Recently, we have undertaken a new outreach program at our mission in the Hill neighborhood called GARLiC (Green Art Renewing Life in Community). Its purpose, as outlined ably by its program director Sarah Raven, is “to encourage ‘upcycling’ and green art as a means to reduce consumer spending, increase art appreciation, and help the environment by reducing municipal waste in ethnically diverse, low income, urban neighborhoods.” Essentially we are working to take that which is being discarded and using it to create something beautiful.
I have been thinking about the implications of this sort of work for the broader life of the Church and keep wondering what it is that we are throwing away in our rush through modern life? Are there people, institutions, liturgies, prayer practices, and more that we are ignoring in our attempt to find something new that seems more relevant? What do we make of these disparate pieces?
My sense is that we are moving into an age of what I might call mosaic ministry. A mosaic takes bits of that which is broken and creates a work of art – sometimes even sublime and breathtaking art. How can we, as a community of believers, take the pieces of our history and stories and arrange them alongside new ones to form an icon of Christ in the world. Just gluing together broken pieces in an attempt to hold on to an old form creates a cracked (and unstable) replica of the former rather than a new work of beauty.
As we look around the Church there are troubling signs abounding. All of us know the challenges of declining budgets, decreasing attendance, strained volunteers, and compassion fatigue.
Yet I wonder how much of all of this is linked to the simple fact that church, as we know it, doesn’t work? There are pockets of success to be sure, but all around us we are witnessing the geography of our society shifting dramatically and unceasingly. This doesn’t mean that the Church doesn’t work – but that our understanding of what it means to be the church is cracked, breaking apart, and no way of gluing it together will force it to hold its old form in the face of new stresses.
Our society is one that is hyper-individualized and networked rather than organized. The cultural trends are such that any church that is simply an institution that one signs up for is bound for failure. The same organizations that once represented the backbone of civic society (clubs, fraternities, civic organizations, boards, &c) are facing similar decline. How many people are flocking to join the Elks? Sure they do great work and have a storied history and yet they are on the downward slope of decline.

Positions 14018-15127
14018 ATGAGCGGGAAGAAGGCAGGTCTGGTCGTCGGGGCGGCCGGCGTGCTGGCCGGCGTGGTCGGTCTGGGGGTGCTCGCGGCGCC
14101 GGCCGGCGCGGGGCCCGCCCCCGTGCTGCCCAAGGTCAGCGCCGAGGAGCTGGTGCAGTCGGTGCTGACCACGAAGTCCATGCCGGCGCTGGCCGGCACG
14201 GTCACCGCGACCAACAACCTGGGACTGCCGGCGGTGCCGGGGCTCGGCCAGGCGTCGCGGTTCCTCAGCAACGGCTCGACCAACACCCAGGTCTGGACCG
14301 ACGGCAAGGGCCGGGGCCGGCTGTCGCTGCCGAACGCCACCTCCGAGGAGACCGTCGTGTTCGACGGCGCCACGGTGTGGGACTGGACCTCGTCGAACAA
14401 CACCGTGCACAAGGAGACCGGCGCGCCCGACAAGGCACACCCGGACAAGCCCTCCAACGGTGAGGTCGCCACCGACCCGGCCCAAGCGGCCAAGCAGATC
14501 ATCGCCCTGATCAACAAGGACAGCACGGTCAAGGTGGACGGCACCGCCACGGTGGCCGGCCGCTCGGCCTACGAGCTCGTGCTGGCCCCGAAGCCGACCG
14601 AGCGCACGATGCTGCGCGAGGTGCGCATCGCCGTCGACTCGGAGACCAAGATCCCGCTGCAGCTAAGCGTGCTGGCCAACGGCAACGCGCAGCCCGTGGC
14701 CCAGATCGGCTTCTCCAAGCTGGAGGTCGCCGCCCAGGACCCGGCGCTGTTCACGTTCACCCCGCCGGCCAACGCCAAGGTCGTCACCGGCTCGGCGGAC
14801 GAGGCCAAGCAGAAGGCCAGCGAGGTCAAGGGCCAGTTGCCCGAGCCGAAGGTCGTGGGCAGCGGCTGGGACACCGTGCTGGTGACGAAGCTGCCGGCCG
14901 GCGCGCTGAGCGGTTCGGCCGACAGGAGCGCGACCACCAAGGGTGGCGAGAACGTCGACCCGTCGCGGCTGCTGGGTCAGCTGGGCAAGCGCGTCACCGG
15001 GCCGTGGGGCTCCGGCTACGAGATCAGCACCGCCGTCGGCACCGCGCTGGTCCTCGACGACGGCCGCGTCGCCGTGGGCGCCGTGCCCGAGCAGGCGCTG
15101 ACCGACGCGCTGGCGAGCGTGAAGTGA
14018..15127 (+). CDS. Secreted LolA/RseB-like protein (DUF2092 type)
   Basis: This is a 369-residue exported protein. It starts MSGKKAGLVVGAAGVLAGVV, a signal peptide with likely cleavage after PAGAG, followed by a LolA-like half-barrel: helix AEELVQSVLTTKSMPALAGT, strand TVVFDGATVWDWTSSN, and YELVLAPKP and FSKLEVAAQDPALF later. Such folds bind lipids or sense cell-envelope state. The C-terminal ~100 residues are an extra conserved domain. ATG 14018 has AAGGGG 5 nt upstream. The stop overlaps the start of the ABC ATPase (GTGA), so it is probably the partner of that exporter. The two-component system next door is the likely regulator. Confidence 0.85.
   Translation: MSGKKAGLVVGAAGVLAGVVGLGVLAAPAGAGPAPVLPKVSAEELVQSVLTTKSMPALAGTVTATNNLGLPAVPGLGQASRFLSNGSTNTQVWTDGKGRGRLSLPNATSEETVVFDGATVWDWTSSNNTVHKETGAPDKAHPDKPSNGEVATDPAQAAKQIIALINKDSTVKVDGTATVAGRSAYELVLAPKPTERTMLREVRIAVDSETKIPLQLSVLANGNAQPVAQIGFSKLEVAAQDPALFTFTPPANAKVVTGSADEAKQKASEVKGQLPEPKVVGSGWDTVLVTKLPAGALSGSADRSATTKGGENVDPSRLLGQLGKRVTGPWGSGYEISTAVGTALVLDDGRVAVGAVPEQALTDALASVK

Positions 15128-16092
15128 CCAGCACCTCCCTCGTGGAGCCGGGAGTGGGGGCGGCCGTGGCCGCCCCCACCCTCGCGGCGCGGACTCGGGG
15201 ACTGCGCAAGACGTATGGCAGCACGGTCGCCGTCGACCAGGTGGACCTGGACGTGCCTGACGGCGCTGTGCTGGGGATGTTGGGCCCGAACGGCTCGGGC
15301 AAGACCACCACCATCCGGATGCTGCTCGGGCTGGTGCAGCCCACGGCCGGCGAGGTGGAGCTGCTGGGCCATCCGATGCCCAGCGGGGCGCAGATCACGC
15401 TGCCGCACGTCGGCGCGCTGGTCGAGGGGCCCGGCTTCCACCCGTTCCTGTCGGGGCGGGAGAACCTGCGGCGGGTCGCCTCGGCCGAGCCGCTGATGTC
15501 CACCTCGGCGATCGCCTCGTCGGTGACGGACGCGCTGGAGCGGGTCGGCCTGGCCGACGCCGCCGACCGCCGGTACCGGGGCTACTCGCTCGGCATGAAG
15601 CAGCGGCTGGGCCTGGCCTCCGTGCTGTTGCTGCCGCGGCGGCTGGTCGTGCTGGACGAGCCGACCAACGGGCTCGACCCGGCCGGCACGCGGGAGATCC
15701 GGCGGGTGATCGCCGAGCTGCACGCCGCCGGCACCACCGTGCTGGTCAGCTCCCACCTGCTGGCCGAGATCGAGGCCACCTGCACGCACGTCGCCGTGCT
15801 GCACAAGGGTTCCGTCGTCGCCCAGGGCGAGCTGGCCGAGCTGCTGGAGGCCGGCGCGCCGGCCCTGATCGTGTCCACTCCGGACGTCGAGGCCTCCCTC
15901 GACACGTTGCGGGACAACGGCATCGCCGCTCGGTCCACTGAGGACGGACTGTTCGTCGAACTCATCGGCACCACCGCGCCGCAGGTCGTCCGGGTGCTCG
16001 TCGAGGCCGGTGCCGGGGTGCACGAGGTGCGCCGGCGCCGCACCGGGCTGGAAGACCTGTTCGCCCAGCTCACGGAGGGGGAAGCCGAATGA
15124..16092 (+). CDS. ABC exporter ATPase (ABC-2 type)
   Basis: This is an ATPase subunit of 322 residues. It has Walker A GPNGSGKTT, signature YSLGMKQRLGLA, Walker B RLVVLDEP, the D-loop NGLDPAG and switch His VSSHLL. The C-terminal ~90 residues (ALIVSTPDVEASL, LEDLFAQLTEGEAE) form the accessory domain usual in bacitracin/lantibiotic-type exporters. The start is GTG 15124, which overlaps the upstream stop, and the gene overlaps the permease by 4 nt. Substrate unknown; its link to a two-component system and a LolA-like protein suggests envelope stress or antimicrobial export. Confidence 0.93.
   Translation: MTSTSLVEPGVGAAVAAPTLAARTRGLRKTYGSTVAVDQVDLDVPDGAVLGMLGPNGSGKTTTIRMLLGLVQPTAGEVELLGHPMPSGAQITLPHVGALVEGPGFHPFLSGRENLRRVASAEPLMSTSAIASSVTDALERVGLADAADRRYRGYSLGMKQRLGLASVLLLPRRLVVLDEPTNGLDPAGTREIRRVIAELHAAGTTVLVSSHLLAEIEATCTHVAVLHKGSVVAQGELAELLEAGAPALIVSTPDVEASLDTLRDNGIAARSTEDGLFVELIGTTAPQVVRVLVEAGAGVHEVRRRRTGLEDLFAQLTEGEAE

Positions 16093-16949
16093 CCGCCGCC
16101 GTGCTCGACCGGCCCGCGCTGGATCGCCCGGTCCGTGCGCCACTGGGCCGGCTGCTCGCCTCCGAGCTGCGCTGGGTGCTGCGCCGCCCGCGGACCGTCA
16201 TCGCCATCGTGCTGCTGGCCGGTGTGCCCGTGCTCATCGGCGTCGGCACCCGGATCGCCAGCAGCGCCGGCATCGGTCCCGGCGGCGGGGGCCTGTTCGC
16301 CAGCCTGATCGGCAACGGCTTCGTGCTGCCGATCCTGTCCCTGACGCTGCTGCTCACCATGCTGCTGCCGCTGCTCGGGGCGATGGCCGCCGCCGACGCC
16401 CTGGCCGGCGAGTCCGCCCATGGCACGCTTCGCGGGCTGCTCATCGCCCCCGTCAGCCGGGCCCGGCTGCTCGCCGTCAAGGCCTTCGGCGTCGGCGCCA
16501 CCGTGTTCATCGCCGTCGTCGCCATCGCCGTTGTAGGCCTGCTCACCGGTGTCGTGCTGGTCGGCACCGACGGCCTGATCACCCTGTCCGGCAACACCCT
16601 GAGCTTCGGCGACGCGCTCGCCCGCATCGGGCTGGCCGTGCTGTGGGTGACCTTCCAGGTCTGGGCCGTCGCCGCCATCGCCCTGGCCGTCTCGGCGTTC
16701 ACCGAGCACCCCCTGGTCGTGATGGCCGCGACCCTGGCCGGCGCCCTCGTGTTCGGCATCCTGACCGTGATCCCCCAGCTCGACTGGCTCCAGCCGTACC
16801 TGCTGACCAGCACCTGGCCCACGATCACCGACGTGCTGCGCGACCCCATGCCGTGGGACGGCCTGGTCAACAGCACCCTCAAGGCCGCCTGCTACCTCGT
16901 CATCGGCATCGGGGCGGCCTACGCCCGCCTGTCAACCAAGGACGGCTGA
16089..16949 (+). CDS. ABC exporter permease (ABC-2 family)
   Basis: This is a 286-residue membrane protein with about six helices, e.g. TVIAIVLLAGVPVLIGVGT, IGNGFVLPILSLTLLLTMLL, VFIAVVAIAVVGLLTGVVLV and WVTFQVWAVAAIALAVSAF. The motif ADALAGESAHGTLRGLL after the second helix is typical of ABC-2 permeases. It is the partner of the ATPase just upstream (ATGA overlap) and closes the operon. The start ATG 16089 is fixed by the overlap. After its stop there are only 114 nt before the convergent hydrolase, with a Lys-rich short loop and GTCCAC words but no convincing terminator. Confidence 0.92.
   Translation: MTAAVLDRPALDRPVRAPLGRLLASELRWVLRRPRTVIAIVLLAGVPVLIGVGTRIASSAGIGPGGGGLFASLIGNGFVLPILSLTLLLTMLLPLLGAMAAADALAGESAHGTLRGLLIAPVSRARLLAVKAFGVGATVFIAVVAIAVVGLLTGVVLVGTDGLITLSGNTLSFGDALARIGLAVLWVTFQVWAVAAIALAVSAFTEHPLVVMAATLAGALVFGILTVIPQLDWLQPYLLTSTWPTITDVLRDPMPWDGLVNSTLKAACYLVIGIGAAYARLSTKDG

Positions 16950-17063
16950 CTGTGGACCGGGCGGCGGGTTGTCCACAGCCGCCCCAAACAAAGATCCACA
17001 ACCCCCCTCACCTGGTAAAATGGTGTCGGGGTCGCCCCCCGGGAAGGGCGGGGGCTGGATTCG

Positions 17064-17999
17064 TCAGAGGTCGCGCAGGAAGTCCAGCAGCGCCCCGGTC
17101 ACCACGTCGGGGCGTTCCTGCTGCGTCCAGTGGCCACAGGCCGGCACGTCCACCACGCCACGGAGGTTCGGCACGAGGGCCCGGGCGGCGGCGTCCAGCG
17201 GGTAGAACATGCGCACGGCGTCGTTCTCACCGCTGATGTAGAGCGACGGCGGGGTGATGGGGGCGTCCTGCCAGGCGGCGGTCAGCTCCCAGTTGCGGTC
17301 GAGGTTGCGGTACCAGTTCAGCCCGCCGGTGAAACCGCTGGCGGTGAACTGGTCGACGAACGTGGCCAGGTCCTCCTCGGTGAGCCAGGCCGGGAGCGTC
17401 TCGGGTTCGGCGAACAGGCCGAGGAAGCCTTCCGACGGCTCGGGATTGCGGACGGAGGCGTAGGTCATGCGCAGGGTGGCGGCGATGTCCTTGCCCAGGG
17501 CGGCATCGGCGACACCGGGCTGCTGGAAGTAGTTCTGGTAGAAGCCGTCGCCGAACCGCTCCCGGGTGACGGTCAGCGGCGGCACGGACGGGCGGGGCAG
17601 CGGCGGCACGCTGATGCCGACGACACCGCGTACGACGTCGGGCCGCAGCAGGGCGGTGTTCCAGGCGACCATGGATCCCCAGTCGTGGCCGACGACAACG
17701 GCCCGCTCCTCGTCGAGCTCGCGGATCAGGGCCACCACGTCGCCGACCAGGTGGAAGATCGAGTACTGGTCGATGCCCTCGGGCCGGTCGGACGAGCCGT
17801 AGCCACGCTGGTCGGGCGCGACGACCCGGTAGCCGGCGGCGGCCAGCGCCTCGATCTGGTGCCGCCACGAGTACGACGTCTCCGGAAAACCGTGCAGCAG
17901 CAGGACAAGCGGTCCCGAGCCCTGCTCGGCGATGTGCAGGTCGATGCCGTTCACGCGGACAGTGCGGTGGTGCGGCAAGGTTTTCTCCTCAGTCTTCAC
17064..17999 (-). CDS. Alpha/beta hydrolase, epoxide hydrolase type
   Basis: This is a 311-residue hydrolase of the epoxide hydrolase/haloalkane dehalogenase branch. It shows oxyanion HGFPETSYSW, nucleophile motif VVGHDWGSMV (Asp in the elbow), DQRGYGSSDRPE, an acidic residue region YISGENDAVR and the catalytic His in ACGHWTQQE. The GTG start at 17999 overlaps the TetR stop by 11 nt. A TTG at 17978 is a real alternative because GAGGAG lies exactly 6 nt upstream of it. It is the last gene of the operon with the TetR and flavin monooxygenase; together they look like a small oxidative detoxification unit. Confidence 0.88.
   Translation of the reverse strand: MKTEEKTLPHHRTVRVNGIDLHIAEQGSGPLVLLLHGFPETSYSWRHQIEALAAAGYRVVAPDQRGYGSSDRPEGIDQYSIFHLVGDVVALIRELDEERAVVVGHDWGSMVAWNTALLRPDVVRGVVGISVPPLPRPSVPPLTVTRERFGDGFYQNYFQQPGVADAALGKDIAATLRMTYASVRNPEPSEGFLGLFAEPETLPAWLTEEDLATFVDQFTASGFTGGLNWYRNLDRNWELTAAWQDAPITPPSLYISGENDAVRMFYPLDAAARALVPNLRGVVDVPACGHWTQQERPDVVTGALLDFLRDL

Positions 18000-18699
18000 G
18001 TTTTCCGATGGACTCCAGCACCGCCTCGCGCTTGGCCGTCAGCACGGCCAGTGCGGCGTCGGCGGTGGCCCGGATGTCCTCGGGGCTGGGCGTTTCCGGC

Most fraternal organizations have seen a decline of a third of their membership or more, while others, including the International Order of Odd Fellows, have seen a membership decline of almost 98 percent in the past century. Yes, the Church is not the Elks club, but it is facing the same cultural headwinds that these sorts of organizations face.
Our task is in some ways much simpler – we have to rediscover our identity as a people who are always seeking the answer to the question, “Who do you say that I am?”
Ever more elaborate churches, over history, have been designed to make visible the invisible – to say something of the glory of the Holy One, the mystery of that Being, and the coming together of the divine and the human. As we focus our common life on answering anew who Jesus is, we can build a Mission-Shaped church that, by its life and witness, makes Christ known as it works, prays, and gives for the glory of God.
The structural, programmatic, and institutional answers to our dilemmas will be almost irrelevant (or at least as relevant as choosing the kind of marble for a tombstone) without serious work as a community of faith to offer a compelling answer for ourselves and for the wider world about our belief in the person and power of Christ in our individual and common life.
Who do we, as a community and as individual believers, say Jesus is? How we answer that question will shape, guide, and direct mission and ministry. How is he reaching out to us (and us to him)? Who is he calling us to reach out to as his Body? Where is he leading that we fear to follow?
More important than what God is calling us to do is who God is calling us to be as a people formed in the image of Christ. How do we live into the reality of Baptism as a community in this day? How do we see ourselves fitting into the mosaic image of Christ in which each piece helps form an icon of Christ’s living Presence in the Body?
We can thank God that we have the pieces all around us, especially as Anglicans, to face the challenges of the day. We have a rich liturgy, an appreciation for complexity, a respect for individual conscience, an identity that stretches back into the deepest parts of the Christian tradition, and an understanding of God’s action in the Sacraments. Most importantly we have the witness of Jesus Christ to fall back on when the challenge seems too daunting.
These and many, many more pieces are all about us waiting to be put together in new and creative ways that tap into the richness of our shared history to offer a still more excellent way of being the Church. People are aching for a Church that is less a monument than it is a movement and is less entertainment than it is a way of life.